Orange Coast College students showcase their one-act plays at 33rd annual festival

Not to be dramatic, but it’s almost call time for the Orange Coast College student repertory as rehearsals wind to a close and the Costa Mesa community college’s 33rd annual One Act Play Festival comes center stage starting this weekend at the campus’ Drama Lab Studio.

The One Act Play Festival first began with retired instructors Alex Golson and Bill Purkiss as an opportunity for students to choose and direct their own original or published productions.

Golson’s brother Rick Golson, a professor of theater arts and co-manager of the repertory, said: “We are great believers in learning by doing. We are indebted to one of our alumni, Sean Wellengard, who went on to get a graduate degree in playwriting and now gives free playwriting workshops to help the students develop original works for the One Act Festival.”

Wellengard, who works at Orange Coast College’s scholarships office, said he never tells the students that “they need to change this or that, but ask them why and if this is what they intended.”


“The goal of the workshops was not only to help students understand formatting and play structure so their work might be easily produced by the [Orange Coast student repertory], as well as other theaters in the area, but also to give a high-quality festival of plays to close out the academic year,” Wellengard said.

The One Act Play Festival runs Saturday and Sunday and the following weekend, May 25 and 26. It will include five different plays, averaging about 30 minutes each.

Bryan Harris, a fifth-year student, described his production, “Love,” as a “sadcom.”

“It’s a comedy in some areas, but it does not shy away at all from the sadness of life,” he said.


He said he doesn’t like the term “dramedy” — a show that is part drama and comedy — for his play because he feels it doesn’t capture how “satirical and abstract” it is.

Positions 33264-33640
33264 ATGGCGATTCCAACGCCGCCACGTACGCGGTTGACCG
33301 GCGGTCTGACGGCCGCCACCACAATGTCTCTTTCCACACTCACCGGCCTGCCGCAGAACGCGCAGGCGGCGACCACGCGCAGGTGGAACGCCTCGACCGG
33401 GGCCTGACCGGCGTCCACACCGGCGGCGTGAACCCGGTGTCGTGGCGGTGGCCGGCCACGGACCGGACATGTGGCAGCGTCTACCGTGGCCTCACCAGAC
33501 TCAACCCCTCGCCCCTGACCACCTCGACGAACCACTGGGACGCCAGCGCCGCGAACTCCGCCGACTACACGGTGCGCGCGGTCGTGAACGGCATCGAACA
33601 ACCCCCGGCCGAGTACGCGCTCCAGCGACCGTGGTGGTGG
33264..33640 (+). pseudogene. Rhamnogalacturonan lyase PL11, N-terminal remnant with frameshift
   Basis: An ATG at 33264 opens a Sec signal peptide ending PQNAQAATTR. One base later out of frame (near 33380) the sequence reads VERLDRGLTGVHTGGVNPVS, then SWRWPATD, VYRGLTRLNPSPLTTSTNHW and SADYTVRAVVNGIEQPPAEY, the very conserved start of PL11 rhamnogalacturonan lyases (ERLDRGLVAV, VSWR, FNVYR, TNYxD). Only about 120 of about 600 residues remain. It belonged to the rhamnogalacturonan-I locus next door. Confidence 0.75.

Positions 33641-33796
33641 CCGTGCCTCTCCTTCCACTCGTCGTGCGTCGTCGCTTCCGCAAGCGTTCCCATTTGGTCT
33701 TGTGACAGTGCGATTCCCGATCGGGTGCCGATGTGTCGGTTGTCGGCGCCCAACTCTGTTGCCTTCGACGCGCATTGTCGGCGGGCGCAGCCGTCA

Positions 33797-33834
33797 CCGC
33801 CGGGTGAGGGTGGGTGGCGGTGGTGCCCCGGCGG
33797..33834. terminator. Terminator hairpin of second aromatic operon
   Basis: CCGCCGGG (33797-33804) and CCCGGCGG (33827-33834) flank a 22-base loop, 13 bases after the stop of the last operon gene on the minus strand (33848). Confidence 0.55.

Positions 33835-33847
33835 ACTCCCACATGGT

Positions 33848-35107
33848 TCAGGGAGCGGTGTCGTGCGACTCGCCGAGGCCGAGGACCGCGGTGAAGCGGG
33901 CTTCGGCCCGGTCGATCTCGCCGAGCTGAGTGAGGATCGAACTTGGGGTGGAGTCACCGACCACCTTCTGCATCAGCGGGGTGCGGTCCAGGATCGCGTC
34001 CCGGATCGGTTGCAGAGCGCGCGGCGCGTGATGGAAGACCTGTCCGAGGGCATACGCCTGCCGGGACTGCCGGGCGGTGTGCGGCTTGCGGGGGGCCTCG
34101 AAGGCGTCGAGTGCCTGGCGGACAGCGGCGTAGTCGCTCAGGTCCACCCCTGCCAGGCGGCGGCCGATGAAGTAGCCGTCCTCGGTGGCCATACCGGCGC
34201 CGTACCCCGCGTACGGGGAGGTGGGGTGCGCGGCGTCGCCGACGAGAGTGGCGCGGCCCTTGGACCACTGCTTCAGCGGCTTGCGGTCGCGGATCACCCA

Harris said “Love” is loosely based on a story by Winston Rowntree but that he wanted to put “myself in it and my own experiences.” He said he has been writing since January. The show, which will play Sunday, is the fourth draft of it he’s written.

“At least one thing people can take away from my show is … if you feel lonely, if you feel like no one understands you, there are people out there that do,” Harris said.

Amira Satah, a freshman, said she started writing her play, “Thursday Shift,” last semester as part of an assignment for her directing class. She said she expanded it when Anthony Farley, a fellow student and one of the actors in the production, suggested it.

Satah described the play as “kind of a farce, really. It’s a mix between comedy and a bit of drama in there, but it’s mostly a farce.”

The show is “basically a married couple cheats on each other with the same person,” she said.

“Anthony and I have put a lot of work into this … talking about it ... trying to find a cast and trying to get the costumes together,” Satah said. “It was definitely a stressful process, but I do feel very proud that my name’s going to be on the program as director and writer.”


What: One Act Play Festival


When: 7:30 p.m. Saturday and Sunday and May 25 and 26

Where: Drama Lab Studio, Orange Coast College, 2701 Fairview Road, Costa Mesa

Cost: Free

Information: “Thursday Shift” will play Saturday and May 26. “Diversions,” “What is Honestly, Personally Best,” “Stern All for Your Lives” and “Love” will play Sunday and May 25. All shows are recommended for mature audiences.

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